- Rich Nation with low income inequality : Iceland’s GDP per capita is amongst the highest in the World. In 2018, the GDP per capita in Iceland amounted to more than 75,000 U.S. dollars. Also, its income inequality is among the lowest. A fairly rich nation with equal distribution of income, Iceland has no social clashes.
- Progressive human rights and values : There is no class system in Iceland and freedom of religion is guaranteed. There are laws strictly forbidding discrimination based on race, gender, disability or other factors, Iceland is by many standards and measurements considered a world leader when it comes to the human rights enjoyed by its people. The nation ranks amongst the most evolved in the world when it comes to gender equality, equal pay for Men and Women, freedom of expression, gay rights, and levels of democracy. Iceland is also number 1 in gender equality. Iceland was also the first country in the world to have a political party formed and led entirely by women in the year 1983.
- Small town feeling : Iceland has a very small and relatively homogenous population and is a very close-knit family oriented community. Almost everyone knows everyone, and are directly or remotely connected. People feel safe and secure in such surroundings.
7. No one has a bodyguard, not even the President: This statement stresses how safe the country is: simply put, there is no reason for anyone to have a bodyguard or an entourage for safekeeping. Icelanders feel safe in their country, even if they are in a position of power.
8. Infants and toddlers take naps outside in their strollers : Having babies sleep in their strollers outside is quite an old tradition and Icelanders swear by it. No one would ever worry about their baby carriage being snatched or their baby being taken simply because it has never happened. Just proves how safe is the nation.
10. Strict Driving Rules : The strict driving regulations in Iceland contributes to the overall safety of its citizens and visitors alike. There are no highways in Iceland–the fastest you can possibly drive is 90 kmph (55.9 mph) and if you can travel at that speed, it means you are outside of town. Breaking Iceland‘s strict speeding laws results in shockingly high fines–for a strict adherence to the law.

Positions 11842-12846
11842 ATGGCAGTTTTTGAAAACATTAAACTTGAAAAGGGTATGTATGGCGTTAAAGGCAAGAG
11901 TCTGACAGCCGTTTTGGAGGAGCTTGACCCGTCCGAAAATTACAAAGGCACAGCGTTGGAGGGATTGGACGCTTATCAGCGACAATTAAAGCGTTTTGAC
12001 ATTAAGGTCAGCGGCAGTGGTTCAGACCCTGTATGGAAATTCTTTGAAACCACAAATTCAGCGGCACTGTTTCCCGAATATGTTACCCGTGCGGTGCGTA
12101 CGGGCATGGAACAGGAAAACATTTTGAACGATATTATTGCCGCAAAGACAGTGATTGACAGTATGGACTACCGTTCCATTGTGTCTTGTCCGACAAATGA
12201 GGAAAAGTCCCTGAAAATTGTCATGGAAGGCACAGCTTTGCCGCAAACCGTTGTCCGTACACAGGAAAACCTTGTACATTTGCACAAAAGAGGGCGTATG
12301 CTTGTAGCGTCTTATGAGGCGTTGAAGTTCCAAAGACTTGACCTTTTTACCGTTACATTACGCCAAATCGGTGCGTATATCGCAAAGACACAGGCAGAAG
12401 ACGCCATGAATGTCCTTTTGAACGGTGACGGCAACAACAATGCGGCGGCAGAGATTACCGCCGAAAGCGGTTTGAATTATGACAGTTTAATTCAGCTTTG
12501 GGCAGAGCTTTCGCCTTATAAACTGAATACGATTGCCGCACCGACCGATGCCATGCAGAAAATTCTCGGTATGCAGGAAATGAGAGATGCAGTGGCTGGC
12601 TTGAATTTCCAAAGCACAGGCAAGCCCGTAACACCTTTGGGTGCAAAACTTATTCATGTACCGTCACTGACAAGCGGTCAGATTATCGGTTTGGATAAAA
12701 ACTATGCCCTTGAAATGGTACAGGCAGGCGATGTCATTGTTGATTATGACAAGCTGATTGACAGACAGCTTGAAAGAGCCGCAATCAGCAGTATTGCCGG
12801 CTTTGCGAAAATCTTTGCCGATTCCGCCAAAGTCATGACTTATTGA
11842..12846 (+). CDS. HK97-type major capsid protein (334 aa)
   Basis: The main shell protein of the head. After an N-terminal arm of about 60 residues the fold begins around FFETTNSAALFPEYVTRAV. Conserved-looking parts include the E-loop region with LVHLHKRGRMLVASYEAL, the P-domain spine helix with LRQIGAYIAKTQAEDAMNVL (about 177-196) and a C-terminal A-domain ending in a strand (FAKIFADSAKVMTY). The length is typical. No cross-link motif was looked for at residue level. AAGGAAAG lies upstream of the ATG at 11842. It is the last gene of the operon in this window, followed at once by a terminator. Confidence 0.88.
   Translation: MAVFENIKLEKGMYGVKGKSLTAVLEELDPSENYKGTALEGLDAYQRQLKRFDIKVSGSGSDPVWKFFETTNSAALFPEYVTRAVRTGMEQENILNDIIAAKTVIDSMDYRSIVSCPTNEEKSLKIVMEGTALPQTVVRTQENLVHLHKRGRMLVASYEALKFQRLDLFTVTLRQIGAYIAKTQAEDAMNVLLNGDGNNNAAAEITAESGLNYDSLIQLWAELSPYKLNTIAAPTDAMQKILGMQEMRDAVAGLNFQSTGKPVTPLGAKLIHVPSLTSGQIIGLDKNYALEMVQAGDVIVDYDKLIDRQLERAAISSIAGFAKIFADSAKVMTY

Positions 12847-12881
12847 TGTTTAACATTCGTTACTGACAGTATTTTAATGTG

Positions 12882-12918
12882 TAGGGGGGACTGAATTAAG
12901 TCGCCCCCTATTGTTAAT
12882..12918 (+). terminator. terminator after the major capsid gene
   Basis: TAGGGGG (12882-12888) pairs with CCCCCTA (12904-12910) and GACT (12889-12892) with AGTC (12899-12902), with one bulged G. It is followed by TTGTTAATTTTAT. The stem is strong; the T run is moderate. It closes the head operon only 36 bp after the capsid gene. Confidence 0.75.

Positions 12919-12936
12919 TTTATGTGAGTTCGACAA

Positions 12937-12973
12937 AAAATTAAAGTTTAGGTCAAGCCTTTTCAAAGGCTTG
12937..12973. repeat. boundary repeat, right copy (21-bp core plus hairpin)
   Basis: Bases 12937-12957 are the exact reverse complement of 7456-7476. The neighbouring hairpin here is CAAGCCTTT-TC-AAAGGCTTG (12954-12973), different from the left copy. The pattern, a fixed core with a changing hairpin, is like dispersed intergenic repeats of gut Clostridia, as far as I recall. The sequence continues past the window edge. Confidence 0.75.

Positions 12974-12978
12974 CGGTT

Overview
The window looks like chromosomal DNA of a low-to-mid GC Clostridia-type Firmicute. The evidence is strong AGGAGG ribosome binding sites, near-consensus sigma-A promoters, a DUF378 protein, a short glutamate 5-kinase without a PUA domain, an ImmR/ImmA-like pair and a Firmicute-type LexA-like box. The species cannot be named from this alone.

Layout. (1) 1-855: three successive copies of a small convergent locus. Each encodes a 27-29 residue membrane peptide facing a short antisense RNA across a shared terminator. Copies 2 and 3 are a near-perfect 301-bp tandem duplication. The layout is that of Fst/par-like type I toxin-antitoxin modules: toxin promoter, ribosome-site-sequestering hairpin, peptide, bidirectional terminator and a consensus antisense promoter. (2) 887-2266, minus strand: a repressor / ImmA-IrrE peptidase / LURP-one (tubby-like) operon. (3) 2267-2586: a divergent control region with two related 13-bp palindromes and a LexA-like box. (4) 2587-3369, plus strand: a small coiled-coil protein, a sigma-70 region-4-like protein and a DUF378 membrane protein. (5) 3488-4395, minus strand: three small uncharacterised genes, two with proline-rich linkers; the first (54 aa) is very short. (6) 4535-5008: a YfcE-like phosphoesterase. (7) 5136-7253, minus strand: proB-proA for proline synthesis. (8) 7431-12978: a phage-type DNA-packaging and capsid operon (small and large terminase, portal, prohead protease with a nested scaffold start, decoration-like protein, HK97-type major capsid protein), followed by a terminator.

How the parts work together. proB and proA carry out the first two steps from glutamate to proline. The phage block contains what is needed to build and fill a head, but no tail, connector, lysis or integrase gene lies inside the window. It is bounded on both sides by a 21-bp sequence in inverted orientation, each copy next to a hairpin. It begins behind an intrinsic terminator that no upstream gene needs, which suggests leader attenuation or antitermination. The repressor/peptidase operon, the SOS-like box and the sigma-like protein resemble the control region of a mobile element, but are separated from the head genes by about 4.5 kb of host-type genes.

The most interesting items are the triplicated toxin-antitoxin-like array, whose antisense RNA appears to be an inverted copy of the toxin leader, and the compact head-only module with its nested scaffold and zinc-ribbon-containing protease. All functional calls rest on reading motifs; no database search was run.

11. Less tax burden : Iceland has relatively low taxes. Unlike most Western European countries, Iceland has a flat tax system: the main personal income tax rate is a flat 22.75%, and combined with municipal taxes, the total tax rate equals no more than 35.7%, not including the many deductions that are available. The corporate tax rate is a flat 18%, one of the lowest in the world.
12. Effective Social Security and Pension system : The Icelandic pension system is based on three main pillars: the social security system, an occupational pension system and supplementary pension savings.
Social security is a public pension system of which all Icelanders are members, with the primary objective of providing mutual insurance, income equalisation and a social safety net for pension recipients. Social security includes pensions, health insurance and disability insurance.
Everyone who has been legally resident in Iceland for six months automatically becomes a member of the Icelandic social insurance system, regardless of nationality. Social insurance in Iceland is financed by the State Treasury. Persons do not pay special premiums for their social insurance: instead, employers pay premiums to the State Treasury on all paid wages. The funds collected by these means are used among other things, to finance social insurance.
Iceland is #1 in the following
- Iceland ranks 1st in gender equality.
- Iceland ranks 1st in income equality.
- Iceland ranks 1st in the environmentally friendly index.
- Iceland has the most sold books in the world Per capita.
- Icelanders produce more writers and books than any other nation in the world. Per capita, that is. 10% of Icelanders will publish a book at one time in their lives.
- Iceland had the first democratically elected female.
- Iceland had the first openly gay Prime Minister.
- Icelanders have the longest workweek in Europe, at 43.5 hours.
- 100% of Icelanders have internet connections. Iceland is the only country in the world where every single home is connected.
- Iceland hosts Europes’ largest glacier, Vatnajökull. It’s larger than all of Europe’s glaciers combined.
- Iceland has the purest water in the world
Source : www.campeasy.com (This is the source for #1)